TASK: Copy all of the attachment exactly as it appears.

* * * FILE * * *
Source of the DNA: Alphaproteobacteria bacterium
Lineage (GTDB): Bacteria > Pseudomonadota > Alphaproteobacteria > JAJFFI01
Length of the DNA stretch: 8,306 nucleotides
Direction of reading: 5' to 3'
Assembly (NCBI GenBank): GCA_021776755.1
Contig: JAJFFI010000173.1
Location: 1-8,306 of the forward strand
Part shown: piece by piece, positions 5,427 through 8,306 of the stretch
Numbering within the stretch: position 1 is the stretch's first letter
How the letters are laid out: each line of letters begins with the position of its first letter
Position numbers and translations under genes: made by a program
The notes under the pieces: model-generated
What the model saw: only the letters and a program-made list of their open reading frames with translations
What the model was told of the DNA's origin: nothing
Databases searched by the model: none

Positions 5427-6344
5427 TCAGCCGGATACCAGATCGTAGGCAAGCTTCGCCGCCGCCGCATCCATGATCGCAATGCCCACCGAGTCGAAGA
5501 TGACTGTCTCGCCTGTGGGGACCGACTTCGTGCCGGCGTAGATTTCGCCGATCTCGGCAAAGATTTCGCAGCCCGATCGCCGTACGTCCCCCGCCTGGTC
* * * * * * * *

Source of the DNA: Alphaproteobacteria bacterium
Lineage (GTDB): Bacteria > Pseudomonadota > Alphaproteobacteria > JAJFFI01
Length of the DNA stretch: 8,306 nucleotides
Direction of reading: 5' to 3'
Assembly (NCBI GenBank): GCA_021776755.1
Contig: JAJFFI010000173.1
Location: 1-8,306 of the forward strand
Part shown: piece by piece, positions 5,427 through 8,306 of the stretch
Numbering within the stretch: position 1 is the stretch's first letter
How the letters are laid out: each line of letters begins with the position of its first letter
Position numbers and translations under genes: made by a program
The notes under the pieces: model-generated
What the model saw: only the letters and a program-made list of their open reading frames with translations
What the model was told of the DNA's origin: nothing
Databases searched by the model: none

Positions 5427-6344
5427 TCAGCCGGATACCAGATCGTAGGCAAGCTTCGCCGCCGCCGCATCCATGATCGCAATGCCCACCGAGTCGAAGA
5501 TGACTGTCTCGCCTGTGGGGACCGACTTCGTGCCGGCGTAGATTTCGCCGATCTCGGCAAAGATTTCGCAGCCCGATCGCCGTACGTCCCCCGCCTGGTC